There's nothing like serendipity; I recently found, after 20 years or so of running my fingers across spines in used bookstores, a copy of volume one of the long out of print and so-called "fabulously rare" Ballantine Adult Fantasy edition of William Hope Hodgson's The Night Land in a romance bookstore in Silver City, New Mexico. There was indeed that little spine-tingling epiphanic thrill of recognition that is so irreplaceable, that the book clerk so rarely seems to understand; simultaneously an instant of crushing disappointment that volume two was not beside it. . . . Then going to Amazon and finding, of course, that its "fabulous rarity" has been downgraded and cheapened by the Internet, I ordered the two-volume set on special for $9.95. . . . Should I have waited another 20 years for the second volume to be found in an abandoned trailer in Pascagoula? You can bet I'm going to buy it if it's there, and leave the cherished "$1.00" white sticker on that special copy of volume one.
Gallup, New Mexico
James Ridgeway may understand the Democratic Party machinery, but he doesn't understand us "red-state conservatives." The idea of red and blue states is simplistic and ignorant. The fact is, rural and small-town people think, live, and vote differently than big-city dwellers. Even in blue states like New York, it was the urban dwellers who voted for Kerry, while most everybody else voted for Bush. I think Howard Dean understands this. That makes him very different from the Democratic Party elite, and they don't understand him any more than they understand us. They despise and ridicule him just like they do us. Unless the Democrats have a revolution and replace the Clintonians with somebody like Dean who has courage, passion, and who understands people outside the big cities, they will continue their decline. That's really unfortunate, because I think the Republicans are taking us for granted. There was a time when they stood for limited government, low taxes, individual freedom, and responsibility. Unlike the Democrats they still at least talk about those things. But they are also devoted to the big corporations and their bosses, they don't give a rat's ass about the environment, and they aren't going to lift a finger to fix the health care mess.
Tijeras, New Mexico
More life aquatic
I enjoyed the recent Voice essay about the trials, tribsand perksof fish-keeping, metro-style [Sloane Crosley, "Heavy Petting," The Essay, January 1925]. It was funny, entertaining, and gave me some idea of what it's like to own pets of any sort in a big city. Even though I live on five acres in Georgia with dogs, cats, goats, and ring-necked doves (relatives of your citified rats with wings), I can relate to your fondness for fish. My wife and I have a tank in the living room, where bala sharks, silver dollars, and an algae-eating catfish provide a lot more entertainment than prime-time TV.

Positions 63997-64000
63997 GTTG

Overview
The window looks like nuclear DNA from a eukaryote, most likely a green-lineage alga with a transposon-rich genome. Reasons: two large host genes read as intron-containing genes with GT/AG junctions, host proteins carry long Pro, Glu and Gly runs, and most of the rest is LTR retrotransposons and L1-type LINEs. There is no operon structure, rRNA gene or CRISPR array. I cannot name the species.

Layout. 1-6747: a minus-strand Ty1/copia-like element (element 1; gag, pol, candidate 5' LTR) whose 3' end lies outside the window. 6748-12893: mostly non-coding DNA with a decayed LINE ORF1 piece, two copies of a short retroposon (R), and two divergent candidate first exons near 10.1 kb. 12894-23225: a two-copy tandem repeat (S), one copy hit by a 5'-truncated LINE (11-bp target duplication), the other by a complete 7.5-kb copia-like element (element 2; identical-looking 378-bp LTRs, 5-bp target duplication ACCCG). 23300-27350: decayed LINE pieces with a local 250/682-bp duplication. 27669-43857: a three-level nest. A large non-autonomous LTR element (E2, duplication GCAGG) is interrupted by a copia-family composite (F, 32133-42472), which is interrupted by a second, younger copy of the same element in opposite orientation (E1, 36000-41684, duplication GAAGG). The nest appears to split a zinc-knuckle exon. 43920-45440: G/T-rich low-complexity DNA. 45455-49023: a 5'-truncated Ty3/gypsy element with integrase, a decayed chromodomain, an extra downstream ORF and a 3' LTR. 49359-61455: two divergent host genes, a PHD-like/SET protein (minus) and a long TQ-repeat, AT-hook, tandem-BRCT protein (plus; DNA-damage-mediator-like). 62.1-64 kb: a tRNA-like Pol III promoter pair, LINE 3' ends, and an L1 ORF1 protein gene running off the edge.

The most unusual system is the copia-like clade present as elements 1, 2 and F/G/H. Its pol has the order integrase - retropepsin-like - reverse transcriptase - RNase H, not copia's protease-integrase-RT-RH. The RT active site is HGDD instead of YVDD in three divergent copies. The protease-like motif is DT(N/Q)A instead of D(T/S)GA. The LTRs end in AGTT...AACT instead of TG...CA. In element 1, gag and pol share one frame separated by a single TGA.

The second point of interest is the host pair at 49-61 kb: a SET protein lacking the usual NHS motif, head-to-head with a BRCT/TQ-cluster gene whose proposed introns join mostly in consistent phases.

I'm sorry Sid and Nancy/Fish died on you. You seem like you'd be a good fish parent and I hope you try again. Here are some suggestions if you do. Goldfish aren't as low maintenance as they seem. A lot of people think they're a good starter fish, but they create a lot of body trash (poop and ammonia), so you need to do partial water changes at fairly frequent intervals. And contrary to the "bowl world" image, they do better with at least a little filtration. By the way, the ones you see with bugged-out eyes and oddball shapes are often the results of Dr. Moreau style crossbreeding. This means their insides haven't totally "evolved," making them even trickier to keep.
But here's the good news. There are plenty of hardy breeds out there that only need a little bit of upkeep. Tetras, White Cloud minnows, and danios are some small fish that do well in a basic tank setup. And you can find aquarium "starter kits" that include tank, filter, and other helpful stuff. They range in size from 2.5-gallon desktop units (I keep a betta in one) to five- and 10-gallon tanks. Average prices range from $25 to $50 (at least they do down here). You can also find some deals online. Fosterandsmith.com is pretty reasonable and reliable. I've ordered from them a couple of times and been pretty satisfied with what I got.
All in all, keeping fish is a pretty cool pastime, especially for busy folks. Just feed 'em once or twice a day, change a little water every couple of weeks (not all of it: Believe it or not, they need some of the bacteria that's in the old water), check/change the filter periodically, and you're most likely good to go.
John J. Harlan